Travel

Old Toronto

Establishment neighborhood
Dineen Coffee
140 Yonge St., Old Toronto
The Dineen Building is an 1897 Renaissance Revival beauty that now houses the flagship outpost of this popular independent café. Dineen makes a solid matcha latte and macchiato, but really it’s the building itself that’s worth a visit. Double-height ceilings, mosaic-tiled floors, and plenty of natural light and seating means that a quick cortado can turn into a few hours reading and soaking in the warmth next to one of the floor-to-ceiling windows.
Momofuku Toronto
190 University Ave., Old Toronto
David Chang has made quite an entrance in Toronto setting up a three-story Momofuku empire inside the Shangri-La Hotel. Here, his five eateries—the Noodle Bar, Daisho, Shoto, a bar called Nikai, and Christina Tosi’s Milk Bar—each offer a little something different. The structure is super modern in design—it's all glass and wood with no real decorative fuss. No matter where you choose to dine, Chang's signature flavor-packed food coupled with Tosi’s irresistible desserts prevails across all five spots. A quick breakdown: Shoto is a ten-course tasting menu (reservations are essential). Daisho is a described by Chang as Momofuku’s take on a steakhouse, serving lunch and dinner with Asian and international flavors—buttermilk biscuits with garlic butter and chili honey, squash salad with zaatar and labneh, and hoisin duck breast. Nikai specializes in sake and Canadian whiskey, with the added benefit of being able to order Chang's ramen from the Noodle Bar if the mood strikes you.
The Ivy at Verity
111d E. Queen St., Old Toronto
This European-style boutique hotel is smack in the middle of the city, located in what was once an 1850s chocolate factory. Incredibly intimate, the Ivy at Verity has only four unique rooms and is named for its proximity to the Verity—a private, women's-only club. The accommodations are full of personality with vintage-looking wallpaper, soaking tubs, Italian linens, and fresh floral arrangements pulled together by the hotel's own in-house florist. In terms of amenities, you'll find a member's lounge, a restaurant, and a small spa. The Ivy is really more of a romantic inn than a hotel, perfect for those looking for a supremely private stay.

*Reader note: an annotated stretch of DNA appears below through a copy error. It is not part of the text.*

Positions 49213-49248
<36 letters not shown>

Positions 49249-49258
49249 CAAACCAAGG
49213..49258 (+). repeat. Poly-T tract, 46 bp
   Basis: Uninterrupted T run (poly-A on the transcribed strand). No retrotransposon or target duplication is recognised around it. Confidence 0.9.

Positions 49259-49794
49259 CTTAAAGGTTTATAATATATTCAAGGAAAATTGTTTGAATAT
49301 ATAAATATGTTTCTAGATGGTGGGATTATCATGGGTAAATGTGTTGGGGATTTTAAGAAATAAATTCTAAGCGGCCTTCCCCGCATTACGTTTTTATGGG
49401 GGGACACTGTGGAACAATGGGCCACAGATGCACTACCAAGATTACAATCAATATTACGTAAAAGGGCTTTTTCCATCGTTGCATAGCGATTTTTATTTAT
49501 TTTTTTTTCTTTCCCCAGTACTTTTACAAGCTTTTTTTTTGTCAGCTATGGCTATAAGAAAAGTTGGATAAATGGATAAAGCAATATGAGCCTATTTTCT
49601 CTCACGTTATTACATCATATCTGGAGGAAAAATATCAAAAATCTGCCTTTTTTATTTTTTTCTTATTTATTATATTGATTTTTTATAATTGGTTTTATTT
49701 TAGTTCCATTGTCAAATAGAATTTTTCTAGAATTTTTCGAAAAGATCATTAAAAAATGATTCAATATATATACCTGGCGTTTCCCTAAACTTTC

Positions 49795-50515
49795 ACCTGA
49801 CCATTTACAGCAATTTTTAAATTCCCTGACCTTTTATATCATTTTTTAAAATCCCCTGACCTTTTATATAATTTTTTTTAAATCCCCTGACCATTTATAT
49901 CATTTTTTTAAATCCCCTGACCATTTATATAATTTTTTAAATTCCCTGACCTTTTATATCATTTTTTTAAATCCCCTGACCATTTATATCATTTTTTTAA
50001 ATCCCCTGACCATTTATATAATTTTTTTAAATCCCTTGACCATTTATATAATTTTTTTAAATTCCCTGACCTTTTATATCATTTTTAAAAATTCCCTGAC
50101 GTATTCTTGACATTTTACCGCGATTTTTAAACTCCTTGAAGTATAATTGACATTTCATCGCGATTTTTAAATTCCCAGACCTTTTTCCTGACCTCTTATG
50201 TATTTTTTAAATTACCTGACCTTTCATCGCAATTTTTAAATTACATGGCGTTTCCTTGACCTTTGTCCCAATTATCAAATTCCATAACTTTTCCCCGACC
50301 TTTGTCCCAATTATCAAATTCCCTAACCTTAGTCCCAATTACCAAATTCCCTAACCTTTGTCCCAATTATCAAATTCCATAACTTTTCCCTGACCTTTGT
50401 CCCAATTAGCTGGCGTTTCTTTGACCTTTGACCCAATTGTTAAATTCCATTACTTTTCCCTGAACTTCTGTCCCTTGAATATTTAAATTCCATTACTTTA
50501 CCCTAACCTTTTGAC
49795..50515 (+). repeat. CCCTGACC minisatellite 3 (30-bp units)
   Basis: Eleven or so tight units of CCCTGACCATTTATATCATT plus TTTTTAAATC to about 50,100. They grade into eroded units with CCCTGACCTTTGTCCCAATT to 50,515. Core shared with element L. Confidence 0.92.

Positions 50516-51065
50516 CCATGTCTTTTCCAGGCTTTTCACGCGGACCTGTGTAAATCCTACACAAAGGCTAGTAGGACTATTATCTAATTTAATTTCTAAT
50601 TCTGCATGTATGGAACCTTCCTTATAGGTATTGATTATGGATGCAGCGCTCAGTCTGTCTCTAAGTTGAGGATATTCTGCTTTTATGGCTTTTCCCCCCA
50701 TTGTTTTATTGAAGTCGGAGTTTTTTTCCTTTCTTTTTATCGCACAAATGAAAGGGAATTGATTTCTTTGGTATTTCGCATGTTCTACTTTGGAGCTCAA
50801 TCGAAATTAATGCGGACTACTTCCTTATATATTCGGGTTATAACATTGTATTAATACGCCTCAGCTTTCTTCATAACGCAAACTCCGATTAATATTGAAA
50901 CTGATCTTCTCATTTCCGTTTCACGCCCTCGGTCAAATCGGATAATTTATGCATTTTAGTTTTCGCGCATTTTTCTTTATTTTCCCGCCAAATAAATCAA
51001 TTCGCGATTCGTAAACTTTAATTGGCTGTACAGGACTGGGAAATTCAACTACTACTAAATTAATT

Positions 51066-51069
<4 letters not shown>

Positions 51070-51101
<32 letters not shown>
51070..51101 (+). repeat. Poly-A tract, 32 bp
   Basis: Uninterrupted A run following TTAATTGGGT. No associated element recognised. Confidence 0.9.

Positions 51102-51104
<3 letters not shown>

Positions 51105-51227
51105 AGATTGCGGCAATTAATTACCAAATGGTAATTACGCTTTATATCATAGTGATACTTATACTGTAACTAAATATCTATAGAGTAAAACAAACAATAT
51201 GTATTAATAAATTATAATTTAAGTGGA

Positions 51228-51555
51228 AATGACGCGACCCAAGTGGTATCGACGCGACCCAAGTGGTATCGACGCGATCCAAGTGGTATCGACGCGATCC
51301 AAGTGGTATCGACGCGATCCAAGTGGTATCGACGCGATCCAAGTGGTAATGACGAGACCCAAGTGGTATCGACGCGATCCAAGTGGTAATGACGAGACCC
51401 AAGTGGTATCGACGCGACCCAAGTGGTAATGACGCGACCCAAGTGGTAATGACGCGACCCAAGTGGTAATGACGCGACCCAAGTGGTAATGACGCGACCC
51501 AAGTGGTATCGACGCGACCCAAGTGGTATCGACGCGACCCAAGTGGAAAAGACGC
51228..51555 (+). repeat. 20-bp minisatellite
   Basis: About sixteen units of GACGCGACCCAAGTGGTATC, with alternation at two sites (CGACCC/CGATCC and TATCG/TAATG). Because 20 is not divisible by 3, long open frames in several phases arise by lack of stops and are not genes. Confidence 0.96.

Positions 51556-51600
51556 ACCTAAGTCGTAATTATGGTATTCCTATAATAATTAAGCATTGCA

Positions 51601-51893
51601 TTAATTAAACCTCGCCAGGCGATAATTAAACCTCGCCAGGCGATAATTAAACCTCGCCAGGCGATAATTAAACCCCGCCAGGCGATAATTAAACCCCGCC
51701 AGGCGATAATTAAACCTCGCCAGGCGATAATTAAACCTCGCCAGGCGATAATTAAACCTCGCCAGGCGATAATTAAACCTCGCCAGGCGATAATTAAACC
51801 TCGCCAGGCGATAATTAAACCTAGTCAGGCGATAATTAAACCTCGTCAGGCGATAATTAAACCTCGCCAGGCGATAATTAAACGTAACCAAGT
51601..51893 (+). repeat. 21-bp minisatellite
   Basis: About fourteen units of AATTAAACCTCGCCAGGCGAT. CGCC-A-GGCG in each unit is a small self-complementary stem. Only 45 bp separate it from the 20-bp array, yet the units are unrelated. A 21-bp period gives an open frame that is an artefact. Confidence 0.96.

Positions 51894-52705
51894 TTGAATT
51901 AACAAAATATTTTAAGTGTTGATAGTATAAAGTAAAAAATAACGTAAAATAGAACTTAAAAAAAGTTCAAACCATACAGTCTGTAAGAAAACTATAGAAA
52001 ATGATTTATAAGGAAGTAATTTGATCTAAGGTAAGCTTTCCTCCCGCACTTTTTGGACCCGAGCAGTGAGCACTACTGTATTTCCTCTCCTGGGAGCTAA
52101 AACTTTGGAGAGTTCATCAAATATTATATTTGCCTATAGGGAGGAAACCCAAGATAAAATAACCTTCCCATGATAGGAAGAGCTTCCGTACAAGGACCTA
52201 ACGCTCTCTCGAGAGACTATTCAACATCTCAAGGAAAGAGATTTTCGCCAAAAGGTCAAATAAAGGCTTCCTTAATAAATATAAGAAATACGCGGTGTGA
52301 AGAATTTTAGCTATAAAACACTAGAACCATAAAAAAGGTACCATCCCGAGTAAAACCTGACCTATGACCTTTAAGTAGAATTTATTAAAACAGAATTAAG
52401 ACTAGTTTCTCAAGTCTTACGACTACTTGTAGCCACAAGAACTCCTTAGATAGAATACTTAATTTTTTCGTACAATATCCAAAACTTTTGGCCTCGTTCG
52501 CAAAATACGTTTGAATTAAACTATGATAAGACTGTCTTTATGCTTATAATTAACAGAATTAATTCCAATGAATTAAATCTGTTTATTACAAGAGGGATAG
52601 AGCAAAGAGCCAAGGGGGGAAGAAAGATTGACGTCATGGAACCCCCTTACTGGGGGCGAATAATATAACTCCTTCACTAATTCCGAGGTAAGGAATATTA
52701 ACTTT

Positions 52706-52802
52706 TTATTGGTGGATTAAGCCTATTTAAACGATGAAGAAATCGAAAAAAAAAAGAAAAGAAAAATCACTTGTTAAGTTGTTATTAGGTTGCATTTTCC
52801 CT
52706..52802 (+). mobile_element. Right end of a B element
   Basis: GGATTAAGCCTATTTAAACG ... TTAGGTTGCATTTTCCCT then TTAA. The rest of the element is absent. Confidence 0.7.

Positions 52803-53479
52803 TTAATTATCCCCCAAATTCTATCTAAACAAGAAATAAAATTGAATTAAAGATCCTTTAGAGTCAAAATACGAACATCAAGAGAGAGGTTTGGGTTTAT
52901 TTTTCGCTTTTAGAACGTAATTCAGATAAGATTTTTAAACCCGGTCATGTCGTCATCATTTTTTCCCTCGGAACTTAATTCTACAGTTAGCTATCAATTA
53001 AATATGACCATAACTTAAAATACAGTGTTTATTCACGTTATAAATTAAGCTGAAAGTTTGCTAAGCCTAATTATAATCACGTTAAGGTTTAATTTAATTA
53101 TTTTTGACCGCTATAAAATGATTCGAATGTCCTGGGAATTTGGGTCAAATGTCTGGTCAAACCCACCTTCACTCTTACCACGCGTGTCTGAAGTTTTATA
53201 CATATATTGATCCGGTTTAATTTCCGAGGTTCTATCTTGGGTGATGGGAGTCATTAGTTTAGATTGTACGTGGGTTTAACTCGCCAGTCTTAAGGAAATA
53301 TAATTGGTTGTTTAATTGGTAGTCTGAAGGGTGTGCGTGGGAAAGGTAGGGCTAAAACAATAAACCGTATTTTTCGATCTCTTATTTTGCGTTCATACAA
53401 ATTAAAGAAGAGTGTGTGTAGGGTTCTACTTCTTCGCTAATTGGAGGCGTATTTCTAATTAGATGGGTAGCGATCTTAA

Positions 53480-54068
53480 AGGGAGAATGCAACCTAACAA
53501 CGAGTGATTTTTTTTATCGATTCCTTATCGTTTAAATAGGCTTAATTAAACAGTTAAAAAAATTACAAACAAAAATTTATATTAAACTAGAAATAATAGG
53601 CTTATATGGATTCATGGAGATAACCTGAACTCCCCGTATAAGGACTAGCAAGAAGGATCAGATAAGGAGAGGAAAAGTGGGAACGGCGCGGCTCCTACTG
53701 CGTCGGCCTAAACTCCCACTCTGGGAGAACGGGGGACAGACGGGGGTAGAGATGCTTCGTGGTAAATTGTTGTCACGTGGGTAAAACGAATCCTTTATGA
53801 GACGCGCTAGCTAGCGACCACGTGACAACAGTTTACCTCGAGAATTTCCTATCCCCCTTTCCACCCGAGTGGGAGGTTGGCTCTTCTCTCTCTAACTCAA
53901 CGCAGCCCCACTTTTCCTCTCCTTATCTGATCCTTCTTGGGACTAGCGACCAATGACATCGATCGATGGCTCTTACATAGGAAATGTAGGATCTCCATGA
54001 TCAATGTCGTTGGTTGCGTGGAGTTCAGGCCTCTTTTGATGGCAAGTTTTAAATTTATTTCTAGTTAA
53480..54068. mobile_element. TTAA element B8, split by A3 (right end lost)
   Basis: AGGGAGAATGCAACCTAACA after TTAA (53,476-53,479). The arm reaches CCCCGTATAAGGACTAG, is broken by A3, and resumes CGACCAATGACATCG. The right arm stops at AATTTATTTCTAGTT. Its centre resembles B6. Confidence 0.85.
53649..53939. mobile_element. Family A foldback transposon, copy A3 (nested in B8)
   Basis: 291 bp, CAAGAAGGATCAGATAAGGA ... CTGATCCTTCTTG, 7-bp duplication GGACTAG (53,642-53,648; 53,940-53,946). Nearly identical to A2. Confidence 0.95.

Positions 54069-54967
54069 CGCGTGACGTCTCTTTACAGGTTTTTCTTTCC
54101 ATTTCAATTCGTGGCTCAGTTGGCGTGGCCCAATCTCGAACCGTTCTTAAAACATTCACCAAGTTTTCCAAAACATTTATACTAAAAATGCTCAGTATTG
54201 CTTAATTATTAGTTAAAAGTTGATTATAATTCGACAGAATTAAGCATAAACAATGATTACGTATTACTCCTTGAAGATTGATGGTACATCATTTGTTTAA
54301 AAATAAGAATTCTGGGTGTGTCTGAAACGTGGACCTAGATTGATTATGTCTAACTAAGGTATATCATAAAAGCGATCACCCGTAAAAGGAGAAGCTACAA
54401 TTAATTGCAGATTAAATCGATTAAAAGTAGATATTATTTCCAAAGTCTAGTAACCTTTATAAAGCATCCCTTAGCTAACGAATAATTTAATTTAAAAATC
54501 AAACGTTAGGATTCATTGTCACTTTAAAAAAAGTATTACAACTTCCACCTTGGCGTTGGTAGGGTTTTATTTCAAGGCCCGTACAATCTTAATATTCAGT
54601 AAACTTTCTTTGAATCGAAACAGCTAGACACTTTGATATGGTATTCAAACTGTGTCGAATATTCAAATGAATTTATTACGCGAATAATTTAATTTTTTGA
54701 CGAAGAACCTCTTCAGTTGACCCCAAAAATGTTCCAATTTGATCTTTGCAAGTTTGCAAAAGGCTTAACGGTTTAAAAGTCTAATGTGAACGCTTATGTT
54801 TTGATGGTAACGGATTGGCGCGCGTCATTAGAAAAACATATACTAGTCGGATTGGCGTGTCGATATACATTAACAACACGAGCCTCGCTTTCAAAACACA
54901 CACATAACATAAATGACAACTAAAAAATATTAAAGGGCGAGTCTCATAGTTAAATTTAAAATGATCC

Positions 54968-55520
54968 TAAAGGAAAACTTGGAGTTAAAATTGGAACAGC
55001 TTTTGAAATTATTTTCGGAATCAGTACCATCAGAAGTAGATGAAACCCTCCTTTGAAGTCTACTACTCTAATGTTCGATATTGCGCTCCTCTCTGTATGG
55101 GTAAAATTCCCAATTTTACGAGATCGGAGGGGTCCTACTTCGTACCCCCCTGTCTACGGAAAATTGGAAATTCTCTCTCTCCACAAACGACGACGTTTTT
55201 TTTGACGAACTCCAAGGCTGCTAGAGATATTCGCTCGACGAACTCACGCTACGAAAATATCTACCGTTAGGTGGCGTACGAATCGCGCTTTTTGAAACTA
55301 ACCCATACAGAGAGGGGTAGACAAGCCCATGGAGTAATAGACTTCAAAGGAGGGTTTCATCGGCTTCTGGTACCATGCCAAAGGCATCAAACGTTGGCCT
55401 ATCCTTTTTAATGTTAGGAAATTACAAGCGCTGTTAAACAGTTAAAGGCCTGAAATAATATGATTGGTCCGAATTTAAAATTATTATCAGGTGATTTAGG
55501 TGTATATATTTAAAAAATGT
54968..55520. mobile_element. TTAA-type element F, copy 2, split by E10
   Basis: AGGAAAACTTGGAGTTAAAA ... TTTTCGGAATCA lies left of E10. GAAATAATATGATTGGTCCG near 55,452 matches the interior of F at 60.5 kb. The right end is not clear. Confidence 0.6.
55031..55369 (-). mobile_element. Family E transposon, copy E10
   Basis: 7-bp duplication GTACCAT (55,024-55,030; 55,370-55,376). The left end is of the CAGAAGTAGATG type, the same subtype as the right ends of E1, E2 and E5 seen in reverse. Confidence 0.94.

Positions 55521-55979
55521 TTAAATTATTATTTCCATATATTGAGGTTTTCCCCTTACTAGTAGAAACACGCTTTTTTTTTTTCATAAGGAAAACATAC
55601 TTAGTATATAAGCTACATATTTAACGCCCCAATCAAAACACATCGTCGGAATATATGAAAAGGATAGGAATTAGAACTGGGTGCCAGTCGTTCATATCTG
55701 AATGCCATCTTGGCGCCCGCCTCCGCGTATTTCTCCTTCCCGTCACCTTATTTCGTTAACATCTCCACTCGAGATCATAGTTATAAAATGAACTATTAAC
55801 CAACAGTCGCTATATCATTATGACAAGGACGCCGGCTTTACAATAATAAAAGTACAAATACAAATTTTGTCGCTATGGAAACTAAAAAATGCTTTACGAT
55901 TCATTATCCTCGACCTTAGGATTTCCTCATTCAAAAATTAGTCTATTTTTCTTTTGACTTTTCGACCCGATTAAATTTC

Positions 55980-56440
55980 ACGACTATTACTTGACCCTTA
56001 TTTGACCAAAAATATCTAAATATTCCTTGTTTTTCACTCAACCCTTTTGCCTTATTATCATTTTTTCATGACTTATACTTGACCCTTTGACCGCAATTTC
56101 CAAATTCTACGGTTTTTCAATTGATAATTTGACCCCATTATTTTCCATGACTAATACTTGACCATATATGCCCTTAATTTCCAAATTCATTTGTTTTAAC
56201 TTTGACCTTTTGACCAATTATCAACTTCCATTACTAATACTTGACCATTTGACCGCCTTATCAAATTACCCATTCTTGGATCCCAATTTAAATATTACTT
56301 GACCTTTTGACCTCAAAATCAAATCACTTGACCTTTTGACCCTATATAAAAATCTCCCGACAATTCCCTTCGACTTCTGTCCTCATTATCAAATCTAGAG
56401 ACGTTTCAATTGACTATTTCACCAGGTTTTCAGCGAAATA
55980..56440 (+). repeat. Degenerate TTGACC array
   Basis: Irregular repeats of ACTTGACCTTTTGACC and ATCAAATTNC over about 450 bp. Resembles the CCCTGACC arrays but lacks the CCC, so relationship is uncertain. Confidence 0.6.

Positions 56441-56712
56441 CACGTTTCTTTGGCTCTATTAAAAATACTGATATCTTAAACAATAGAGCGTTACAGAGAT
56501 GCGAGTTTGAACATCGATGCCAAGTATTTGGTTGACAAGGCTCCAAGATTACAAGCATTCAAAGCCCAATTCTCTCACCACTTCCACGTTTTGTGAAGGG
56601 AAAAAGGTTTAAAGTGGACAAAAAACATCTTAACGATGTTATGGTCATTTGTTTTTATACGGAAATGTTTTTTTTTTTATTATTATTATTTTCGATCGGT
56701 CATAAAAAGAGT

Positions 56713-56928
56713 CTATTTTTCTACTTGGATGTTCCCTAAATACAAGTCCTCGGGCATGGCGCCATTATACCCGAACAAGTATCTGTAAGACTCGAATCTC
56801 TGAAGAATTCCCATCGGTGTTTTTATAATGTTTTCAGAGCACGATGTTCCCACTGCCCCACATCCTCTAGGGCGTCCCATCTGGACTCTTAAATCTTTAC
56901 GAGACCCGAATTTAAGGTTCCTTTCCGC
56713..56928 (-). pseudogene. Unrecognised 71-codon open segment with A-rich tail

Soho House Toronto
192 W. Adelaide St., Old Toronto
The Toronto outpost of Soho House is in a three-story, 1830s Georgian building—referred to by locals as the Bishop’s Block—and perfectly embodies the intimate, clubby vibe for which the Soho House group is best known. It's conveniently adjacent to the Shangri-La Hotel, and members can use the luxurious pool and gym facilities next door—if they can peel themselves away from the warm familiarity of the clubhouse. The interior is eclectic but sophisticated: The cool-mint drawing room is punctuated with overstuffed sofas, a roaring fireplace, and wood paneling—it's the perfect spot to tuck in for an afternoon.
Shangri-La Toronto
188 University Ave., Old Toronto
Infused with a distinct Eastern aesthetic, the Shangri-La manages to feel personable despite its size. Located in the heart of downtown—just next door to the Toronto outpost of Soho House—you're right in the center of the city's bustle. The accommodations are classically luxurious with huge bathrooms, high thread count sheets, and floor-to-ceiling windows. A real draw is the hotel's Miraj Hammam by Caudalie spa, which fuses traditional hammam-style treatments with Caudalie's signature vinotherapy. A huge benefit of staying at the hotel is its proximity to David Chang's Momofuku empire downstairs. Choose from one of four restaurants, including Chang's signature Noodle Bar, and hit up Milk Bar Bakery for dessert.
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